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Is Slash Incongruous With Mary Sue?
or Mary Sue's Sexual Identity Crisis

by Vywren

1. Look, Mommy, she's a woman!

Yes, Mary Sue is a woman and she repels us. But does she have to be a woman? Whenever her silken hair obliterates the Coruscant sunshine, or her hips sway seductively while running to save the world, instant recognition of this pinnacle of femininity is ensured.

Generally speaking, yes, she is a woman. Of course, Gary Stu appears once in a while, but overall, the typical Mary Sue has a set of XX chromosomes. Women seem to either insert a female original character in a het story, the main source of Mary Sues, or write slash, identifying themselves (or not) with one of the guys/girls.

2. Het. Your word for today.

Hypothesis: Typical Mary Sues are females and appear in het fiction. Duh!

Proof: original characters bordering on Mary Sue-ism appear because of the wish of the author of being that fiery, perfect girl who proves to be the niece of Qui-Gon and with whom Obi-Wan falls madly in love. Or Legolas’ first love, that beautiful elf maiden haunting the poor archer’s dreams. Therefore, Mary Sue being a woman in order to seduce the hot Jedi/sensual Elf, we have an m/f story, a.k.a het. Quod Erat Demonstrandum.

I'm not saying that all original characters in het fiction are Mary Sues – I don't have the right to say it and, anyway, it is not true. What I mean is that Mary Sues have this penchant of showing their wild, red-haired heads on the het playgrounds of fandom; I have yet to find that m/m/f threesome with a believable emphasis on the m/m relation.

3. Women can't write, women can't paint.

And women have no place in a slash story. Except being a (beta)reader or writer. Or even betawriter(!).

Anyway, there are no original characters or Mary Sues in a slash story, because, in slash, relations are fixed on the gender axis, and a woman revolving around a slash relationship sounds like a hellish crossover. And I don’t mean the above-mentioned threesome formula, I mean a real slash relationship with a woman as an original character in a central position. Although male characters involved in a slash relationship are often depicted as being bisexual, this inclination seems to obey the “one gender at a time” rule.

It's just not yummy, because a het reader will say "Ewww...slash!", and the slasher will try to stay oblivious to the womanly leg of the kinky tripod. And the fear of Mary Sue is paroxysmal in slash fiction, it is almost a phobia, to the extent that original characters have become a rara avis. Slashers simply aren't good at handling women.

4. Toys make the slasher.

So why does the slasher not simply insert a male Mary Sue?

This is the core of the problem. And only God and Freud can answer the question, but we can make suppositions.

The slasher is a slasher because she sees the subtext. She is there because of a strong belief that Qui-Gon has feelings for Obi-Wan, not because she saw in the movie that Obi-Wan is gay and needs an original gay character to satisfy his sexual needs. A slasher becomes a slasher in the moment of the revelation: "Did you see how X touches Y’s shoulder? Aha!" *knowing grin*.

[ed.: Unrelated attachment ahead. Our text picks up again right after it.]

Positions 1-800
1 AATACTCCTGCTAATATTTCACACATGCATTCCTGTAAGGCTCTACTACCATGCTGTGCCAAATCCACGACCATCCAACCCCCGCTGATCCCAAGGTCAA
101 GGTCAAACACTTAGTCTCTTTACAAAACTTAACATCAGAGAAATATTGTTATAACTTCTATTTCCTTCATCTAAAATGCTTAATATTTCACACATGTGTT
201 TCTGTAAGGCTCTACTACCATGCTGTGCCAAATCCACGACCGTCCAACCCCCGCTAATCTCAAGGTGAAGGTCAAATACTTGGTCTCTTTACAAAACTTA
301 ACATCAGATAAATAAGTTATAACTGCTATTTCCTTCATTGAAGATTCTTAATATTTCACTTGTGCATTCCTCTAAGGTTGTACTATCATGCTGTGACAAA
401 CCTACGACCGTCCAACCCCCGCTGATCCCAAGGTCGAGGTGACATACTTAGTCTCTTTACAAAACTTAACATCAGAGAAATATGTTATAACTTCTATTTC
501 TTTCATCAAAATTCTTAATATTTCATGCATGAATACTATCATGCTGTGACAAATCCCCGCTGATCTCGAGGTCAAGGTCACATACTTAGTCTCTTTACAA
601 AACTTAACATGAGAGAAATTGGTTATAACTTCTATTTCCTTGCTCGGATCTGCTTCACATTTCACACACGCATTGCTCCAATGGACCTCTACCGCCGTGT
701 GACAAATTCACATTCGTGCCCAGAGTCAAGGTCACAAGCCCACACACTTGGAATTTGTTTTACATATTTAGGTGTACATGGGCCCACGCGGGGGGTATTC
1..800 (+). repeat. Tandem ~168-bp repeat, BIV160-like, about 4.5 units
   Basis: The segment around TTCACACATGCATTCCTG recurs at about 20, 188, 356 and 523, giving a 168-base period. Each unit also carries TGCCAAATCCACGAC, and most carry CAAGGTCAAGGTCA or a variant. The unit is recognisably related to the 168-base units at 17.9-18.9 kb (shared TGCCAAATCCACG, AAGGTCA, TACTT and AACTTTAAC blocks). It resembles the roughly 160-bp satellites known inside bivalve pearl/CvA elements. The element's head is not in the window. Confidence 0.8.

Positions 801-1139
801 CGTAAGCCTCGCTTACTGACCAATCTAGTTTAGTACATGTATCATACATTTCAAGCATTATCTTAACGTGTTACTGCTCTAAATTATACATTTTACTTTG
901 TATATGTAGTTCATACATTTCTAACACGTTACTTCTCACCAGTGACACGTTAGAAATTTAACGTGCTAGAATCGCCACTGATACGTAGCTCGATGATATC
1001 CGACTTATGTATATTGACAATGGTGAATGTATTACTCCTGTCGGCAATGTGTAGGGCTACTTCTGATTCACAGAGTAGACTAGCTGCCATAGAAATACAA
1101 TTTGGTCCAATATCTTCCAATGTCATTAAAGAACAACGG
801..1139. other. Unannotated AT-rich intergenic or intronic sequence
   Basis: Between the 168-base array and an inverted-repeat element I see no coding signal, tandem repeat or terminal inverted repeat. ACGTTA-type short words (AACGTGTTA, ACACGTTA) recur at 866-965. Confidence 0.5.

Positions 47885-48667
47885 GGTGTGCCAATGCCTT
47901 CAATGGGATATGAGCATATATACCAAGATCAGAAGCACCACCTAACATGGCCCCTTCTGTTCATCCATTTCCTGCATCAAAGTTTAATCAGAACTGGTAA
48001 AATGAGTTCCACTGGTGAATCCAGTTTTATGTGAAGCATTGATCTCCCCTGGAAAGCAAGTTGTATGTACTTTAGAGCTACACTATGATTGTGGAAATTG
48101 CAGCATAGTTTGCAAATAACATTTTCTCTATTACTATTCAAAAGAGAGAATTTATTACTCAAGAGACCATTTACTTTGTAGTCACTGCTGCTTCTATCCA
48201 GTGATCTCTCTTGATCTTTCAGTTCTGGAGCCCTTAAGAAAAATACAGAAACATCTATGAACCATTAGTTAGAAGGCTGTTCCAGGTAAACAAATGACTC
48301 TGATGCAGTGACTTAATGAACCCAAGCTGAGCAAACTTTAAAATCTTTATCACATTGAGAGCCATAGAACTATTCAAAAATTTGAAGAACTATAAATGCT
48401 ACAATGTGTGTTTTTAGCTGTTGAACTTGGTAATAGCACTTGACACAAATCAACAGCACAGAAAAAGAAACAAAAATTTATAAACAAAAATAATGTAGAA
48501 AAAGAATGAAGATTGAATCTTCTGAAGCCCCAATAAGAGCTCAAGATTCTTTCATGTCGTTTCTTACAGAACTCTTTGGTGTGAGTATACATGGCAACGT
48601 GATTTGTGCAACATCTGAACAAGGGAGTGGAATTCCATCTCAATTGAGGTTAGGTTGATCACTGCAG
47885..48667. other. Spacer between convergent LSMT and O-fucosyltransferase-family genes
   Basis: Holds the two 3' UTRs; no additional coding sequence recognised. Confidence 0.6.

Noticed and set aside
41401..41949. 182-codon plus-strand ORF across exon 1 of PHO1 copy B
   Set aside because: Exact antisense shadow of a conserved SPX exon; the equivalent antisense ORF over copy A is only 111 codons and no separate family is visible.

And this whole slash thing is more about feelings than about sex. Also, slashers being – the vast majority – females, perhaps they just feel uncomfortable "self-inserting" themselves as a male character, because, well, "write what you know".

Slashers are the modest children of fandom, adapting to their old, canon puppets. But if slash is playing with a given set of toys, het is wanting yet another toy, yes, that nice one I saw yesterday in the store, and whining to daddy in hopes of making him buy it. This toy is the original character and the only one with a Mary Sue potential.

The slasher doesn't generally need an original character, because that would mean the disturbing of the pre-existing m/m relation, which is the slasher's raison d’etre. And if there's no original character, there cannot be a Mary Sue.

But whatever the reason may be, in my opinion the original male character that will break up a fanon-established pairing and work convincingly, not only as a side plot device, still has to be borne.

5. Mary Sue – now you see her, now you don’t.

So how does the slasher insert her generously lubed self into the well-stretched slash story? Carefully, tenderly and not just ramming in.  Subtlety there must be, and no perfection. Because perfection is a trade mark of Mary Sue, Inc., and good characterization needs the struggles, weaknesses and insecurities of the character to be transmitted to the reader.

Only out of characterness is a way of making a male canon character more similar to the writer's perceptions, allowing certain features to be adapted to the right Mary Sueish state. But he is canon, and therefore not a real Mary Sue; and out of characterness is another mine field of relative interpretations.

The forum is open and Mary Sue's existence in slash, either as a male or as a female, is intersected at this point by the evergreen debate on why we read and write slash.

Slashers may be scared of Mary Sue. And yet, these two entities are not so dichotomous as it may seem, because, if we consider slash to be the quintessential Freudian Mary Sue, then slashers are the ultimate self-insertionists of fandom.

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